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Bowman v. Mundey

United States District Court, E.D. California

April 19, 2017

JERRY BOWMAN, aka ABUDLLAH MUHAMMED NAYM SALAAM, Plaintiff,
v.
MUNDEY, et al., Defendants.

          ORDER DISMISSING COMPLAINT WITH LEAVE TO AMEND

          EDMUND F. BRENNAN, UNITED STATES MAGISTRATE JUDGE

         Plaintiff is a state prisoner proceeding without counsel in an action brought under 42 U.S.C. § 1983. He filed his initial complaint on February 8, 2016. ECF No. 1. After review of that pleading, the court dismissed it as illegible. ECF No. 7 at 2. Plaintiff was afforded an opportunity to amend and he has done so. ECF No. 10. That amended complaint is before the court for screening.

         I. Screening Requirement and Standards

         Federal courts must engage in a preliminary screening of cases in which prisoners seek redress from a governmental entity or officer or employee of a governmental entity. 28 U.S.C. § 1915A(a). The court must identify cognizable claims or dismiss the complaint, or any portion of the complaint, if the complaint “is frivolous, malicious, or fails to state a claim upon which relief may be granted, ” or “seeks monetary relief from a defendant who is immune from such relief.” Id. § 1915A(b).

         A pro se plaintiff, like other litigants, must satisfy the pleading requirements of Rule 8(a) of the Federal Rules of Civil Procedure. Rule 8(a)(2) “requires a complaint to include a short and plain statement of the claim showing that the pleader is entitled to relief, in order to give the defendant fair notice of what the claim is and the grounds upon which it rests.” Bell Atl. Corp. v. Twombly, 550 U.S. 544, 554, 562-563 (2007) (citing Conley v. Gibson, 355 U.S. 41 (1957)). While the complaint must comply with the “short and plaint statement” requirements of Rule 8, its allegations must also include the specificity required by Twombly and Ashcroft v. Iqbal, 556 U.S. 662, 679 (2009).

         To avoid dismissal for failure to state a claim a complaint must contain more than “naked assertions, ” “labels and conclusions” or “a formulaic recitation of the elements of a cause of action.” Twombly, 550 U.S. at 555-557. In other words, “[t]hreadbare recitals of the elements of a cause of action, supported by mere conclusory statements do not suffice.” Iqbal, 556 U.S. at 678.

         Furthermore, a claim upon which the court can grant relief must have facial plausibility. Twombly, 550 U.S. at 570. “A claim has facial plausibility when the plaintiff pleads factual content that allows the court to draw the reasonable inference that the defendant is liable for the misconduct alleged.” Iqbal, 556 U.S. at 678. When considering whether a complaint states a claim upon which relief can be granted, the court must accept the allegations as true, Erickson v. Pardus, 551 U.S. 89 (2007), and construe the complaint in the light most favorable to the plaintiff, see Scheuer v. Rhodes, 416 U.S. 232, 236 (1974).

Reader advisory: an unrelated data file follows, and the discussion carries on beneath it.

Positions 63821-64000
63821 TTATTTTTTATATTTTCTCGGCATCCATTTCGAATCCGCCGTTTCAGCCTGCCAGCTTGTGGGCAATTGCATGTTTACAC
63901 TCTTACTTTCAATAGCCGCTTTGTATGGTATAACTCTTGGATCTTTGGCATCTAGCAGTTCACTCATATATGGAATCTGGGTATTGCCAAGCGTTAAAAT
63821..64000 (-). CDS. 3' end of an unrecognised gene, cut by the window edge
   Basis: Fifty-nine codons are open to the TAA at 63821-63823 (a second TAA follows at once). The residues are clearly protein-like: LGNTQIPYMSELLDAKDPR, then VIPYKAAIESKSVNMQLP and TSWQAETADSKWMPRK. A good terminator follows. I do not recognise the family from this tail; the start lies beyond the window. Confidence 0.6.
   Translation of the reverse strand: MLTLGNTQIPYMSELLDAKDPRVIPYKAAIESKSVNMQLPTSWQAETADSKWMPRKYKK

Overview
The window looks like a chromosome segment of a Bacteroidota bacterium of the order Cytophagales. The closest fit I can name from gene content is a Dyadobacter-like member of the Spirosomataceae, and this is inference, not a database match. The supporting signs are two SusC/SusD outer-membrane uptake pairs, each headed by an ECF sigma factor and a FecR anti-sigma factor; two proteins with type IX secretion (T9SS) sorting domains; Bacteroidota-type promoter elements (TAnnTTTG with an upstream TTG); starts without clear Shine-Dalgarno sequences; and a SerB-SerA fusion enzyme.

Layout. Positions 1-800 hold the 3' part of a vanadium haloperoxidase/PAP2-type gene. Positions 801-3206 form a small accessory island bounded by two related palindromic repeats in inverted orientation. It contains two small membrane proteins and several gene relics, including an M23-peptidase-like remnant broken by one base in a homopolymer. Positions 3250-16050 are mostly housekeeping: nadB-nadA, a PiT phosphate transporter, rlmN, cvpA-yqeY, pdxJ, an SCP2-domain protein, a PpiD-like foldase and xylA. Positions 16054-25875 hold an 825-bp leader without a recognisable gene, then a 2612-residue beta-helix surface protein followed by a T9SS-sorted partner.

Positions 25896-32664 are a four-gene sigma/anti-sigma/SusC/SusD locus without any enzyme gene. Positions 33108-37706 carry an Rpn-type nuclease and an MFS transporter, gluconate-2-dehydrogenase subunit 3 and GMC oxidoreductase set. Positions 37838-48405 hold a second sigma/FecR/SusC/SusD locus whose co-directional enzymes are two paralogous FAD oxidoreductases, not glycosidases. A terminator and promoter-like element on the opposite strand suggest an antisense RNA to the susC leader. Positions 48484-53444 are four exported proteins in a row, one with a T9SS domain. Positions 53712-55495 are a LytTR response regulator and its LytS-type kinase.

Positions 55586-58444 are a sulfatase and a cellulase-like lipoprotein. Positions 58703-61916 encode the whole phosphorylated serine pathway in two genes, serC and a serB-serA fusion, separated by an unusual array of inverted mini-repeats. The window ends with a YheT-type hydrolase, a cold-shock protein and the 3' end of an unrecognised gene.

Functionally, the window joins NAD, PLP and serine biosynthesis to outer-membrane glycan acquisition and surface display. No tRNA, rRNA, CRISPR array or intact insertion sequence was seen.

II. Screening Order

         Plaintiff's amended complaint is deficient. Crucially, the pleading does not stand on its own and, rather than explicitly articulating the alleged violations of plaintiff's rights, makes repeated references to the original, illegible complaint. ECF No. 10 at 3. It is well settled that an amended complaint entirely supersedes the original. Lacey v. Maricopa Cnty., 693 F.3d 896, 927 (9th Cir. 2012) (en banc). Further, this District's local rules state that every pleading must be “complete in itself without reference to the prior or superseded pleading, ” and “[n]o pleading shall be deemed amended or supplemented until this Rule has been complied with.” Local Rule 220. Accordingly, the amended complaint must be dismissed.

         Plaintiff will have a final opportunity to amend his complaint. Lopez v. Smith, 203 F.3d 1122, 1126-27 (9th Cir. 2000) (en banc) (district courts must afford pro se litigants an opportunity to amend to correct any deficiency in their complaints). Should plaintiff choose to file an amended complaint, the amended complaint shall clearly set forth the claims and allegations against each defendant. Any amended complaint must cure the deficiencies identified above and also adhere to the following requirements:

         Any amended complaint must identify as a defendant only persons who personally participated in a substantial way in depriving him of a federal constitutional right. Johnson v. Duffy, 588 F.2d 740, 743 (9th Cir. 1978) (a person subjects another to the deprivation of a constitutional right if he does an act, participates in another's act or omits to perform an act he is legally required to do that causes the alleged deprivation).

         It must also contain a caption including the names of all defendants. Fed.R.Civ.P. 10(a).

         Plaintiff may not change the nature of this suit by alleging new, unrelated claims. George v. Smith, 507 F.3d 605, 607 (7th Cir. 2007).

         Any amended complaint must be written or typed so that it so that it is complete in itself without reference to any earlier filed complaint. E.D. Cal. L.R. 220. This is because an amended complaint supersedes any earlier filed complaint, and once an amended complaint is filed, the earlier filed complaint no longer serves any function in the case. See Forsyth v. Humana, 114 F.3d 1467, 1474 (9th Cir. 1997) (the “‘amended complaint supersedes the original, ...


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